When it comes to the value of homegrown talent, there are a couple of schools of thought in the NBA. On the one hand, drafted stars tend to be among the game’s most important building blocks, given that they are typically on favorable contracts early in their careers and that smaller-market clubs theoretically have better odds of retaining a star when he hits free agency (since they can offer more money under the NBA’s max-contract rules). At the same time, many recent champions have been led by players who were not acquired by their teams through the draft, whether we think of LeBron James and Anthony Davis on the 2020 Los Angeles Lakers, Kawhi Leonard and Kyle Lowry on the 2019 Toronto Raptors, Kevin Durant on the 2017 and 2018 Warriors, James and Chris Bosh on the 2012 and 2013 Miami Heat, and so forth.2
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The Suns and Bucks offer their own contrasting lessons on the value of building around homegrown talent. In the playoffs so far, 54 percent of Phoenix’s minutes have gone to players who originally debuted with the franchise, which ranks 22nd-highest out of the 64 NBA Finals teams since 1990. Four of the team’s top six minute-earners (Booker, Deandre Ayton, Mikal Bridges and Cam Johnson) are homegrown, though the other two — Paul and Jae Crowder — joined the Suns for the 2020-21 season, and practically none of the team’s other real contributors debuted with Phoenix. Meanwhile, the Bucks are a case study in building from outside the draft, with only 18 percent of their minutes going to homegrown players in these playoffs, fourth-fewest among NBA finalists since 1990:
|Year||Team||Total||Homegrown Players||Share Homegrown||Won Finals?|
|1999||New York Knicks||4,800||841||17.5||—|
|2020||Los Angeles Lakers||5,040||1,011||20.1||✓|
|2000||Los Angeles Lakers||5,545||1,224||22.1||✓|
|1994||New York Knicks||6,025||1,864||30.9||—|
|1999||San Antonio Spurs||4,080||1,347||33.0||✓|
Aside from Antetokounmpo — admittedly a big “aside” — none of Milwaukee’s other top nine minute-earners are homegrown,3 with acquisitions ranging from 2013’s trade for Khris Middleton and the signing of Brook Lopez in 2018 to the more recent pickups of Jrue Holiday, P.J. Tucker and Bobby Portis. (In these playoffs alone, 46 percent of Milwaukee’s minutes have gone to players acquired since the end of last season.) If anything, the Bucks and Suns both showcase the value of picking up stars in the draft but also surrounding them with key pickups — think of Paul and Holiday — with an eye on what will take their team to the next level.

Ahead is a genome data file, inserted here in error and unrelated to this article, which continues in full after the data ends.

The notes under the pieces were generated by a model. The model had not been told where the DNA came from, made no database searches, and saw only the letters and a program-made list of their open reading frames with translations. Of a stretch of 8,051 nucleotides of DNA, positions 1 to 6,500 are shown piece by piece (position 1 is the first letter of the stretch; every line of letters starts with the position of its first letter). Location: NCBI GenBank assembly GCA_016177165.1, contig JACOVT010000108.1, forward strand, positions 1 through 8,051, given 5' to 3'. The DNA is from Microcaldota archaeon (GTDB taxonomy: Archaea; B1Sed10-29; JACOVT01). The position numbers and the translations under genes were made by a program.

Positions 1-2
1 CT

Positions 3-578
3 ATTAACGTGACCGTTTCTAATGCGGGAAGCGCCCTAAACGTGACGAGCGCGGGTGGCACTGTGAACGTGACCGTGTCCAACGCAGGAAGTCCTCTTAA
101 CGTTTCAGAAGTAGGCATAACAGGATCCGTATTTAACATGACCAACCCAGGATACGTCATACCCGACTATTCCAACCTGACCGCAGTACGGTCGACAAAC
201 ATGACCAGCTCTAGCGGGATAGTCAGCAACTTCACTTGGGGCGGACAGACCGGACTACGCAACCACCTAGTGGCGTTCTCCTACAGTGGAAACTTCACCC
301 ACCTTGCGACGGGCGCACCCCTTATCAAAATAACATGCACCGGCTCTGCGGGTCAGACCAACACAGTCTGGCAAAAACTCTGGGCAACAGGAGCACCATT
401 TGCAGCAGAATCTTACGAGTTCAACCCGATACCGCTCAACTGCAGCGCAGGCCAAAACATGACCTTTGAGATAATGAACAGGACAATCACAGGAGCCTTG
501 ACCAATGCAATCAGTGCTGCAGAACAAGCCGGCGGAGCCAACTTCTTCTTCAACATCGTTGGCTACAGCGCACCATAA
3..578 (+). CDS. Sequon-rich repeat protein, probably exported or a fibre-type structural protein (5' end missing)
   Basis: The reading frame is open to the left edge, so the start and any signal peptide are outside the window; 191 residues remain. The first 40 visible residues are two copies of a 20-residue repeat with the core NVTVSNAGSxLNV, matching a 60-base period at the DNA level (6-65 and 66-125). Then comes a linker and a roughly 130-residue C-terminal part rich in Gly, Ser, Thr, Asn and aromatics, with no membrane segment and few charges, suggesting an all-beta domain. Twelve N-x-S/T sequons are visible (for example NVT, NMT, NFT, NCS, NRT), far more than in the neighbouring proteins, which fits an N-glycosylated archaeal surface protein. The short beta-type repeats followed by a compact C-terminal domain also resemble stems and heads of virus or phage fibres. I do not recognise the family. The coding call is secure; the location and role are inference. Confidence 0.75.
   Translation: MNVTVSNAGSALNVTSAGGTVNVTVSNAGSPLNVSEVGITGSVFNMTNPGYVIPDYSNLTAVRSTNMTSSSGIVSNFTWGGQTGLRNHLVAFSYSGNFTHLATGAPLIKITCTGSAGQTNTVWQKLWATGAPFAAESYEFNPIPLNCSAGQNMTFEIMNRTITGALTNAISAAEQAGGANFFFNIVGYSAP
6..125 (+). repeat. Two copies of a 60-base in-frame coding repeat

The big man isn’t dead yet
Louis Zatzman wrote a great piece this week about how, in an age of small-ball death lineups on the NBA Finals stage, this series represents something of a throwback. That’s because both the Suns and Bucks have generally been at their best when they play with — gasp! — a traditional lineup, anchored by an actual big man playing center. Each team can go small, too, and that was especially apparent from Milwaukee in Game 4 (when their most frequently used five-man unit consisted of a point guard, two wings and two forwards). But for the majority of the series, the teams have settled into a matchup of strength-on-strength, in which the tactical advantages offered by having the likes of Ayton, Lopez and Portis on the floor have made the frontcourt an important theater in this Finals battle.
Perhaps that will change going forward, after the strategic shift Milwaukee made in Game 4. And lest we get too carried away, it’s important to note that only four NBA Finals in history saw a higher share of points scored off of 3-pointers than this year’s 31.7 percent mark. The modern game is even baked into some of these larger units; Lopez and Portis combined to make 169 threes during the regular season, after all. But both teams have been showcasing the value of a traditional lineup in a way that hasn’t been as evident in recent Finals matchups.
Not everything about these teams goes against the usual ways of building a champion. These are still two of the most talented teams in the league, with plenty of the kinds of big names that usually show up to vie for the Larry O’Brien Trophy. Nor do the more unusual aspects of how these teams were built mean they couldn’t stand toe-to-toe with Finals teams from years past. But if sports are all about copying successful squads and applying their lessons going forward, we could see a slightly different approach deployed by future champions who took notes from the Suns and Bucks.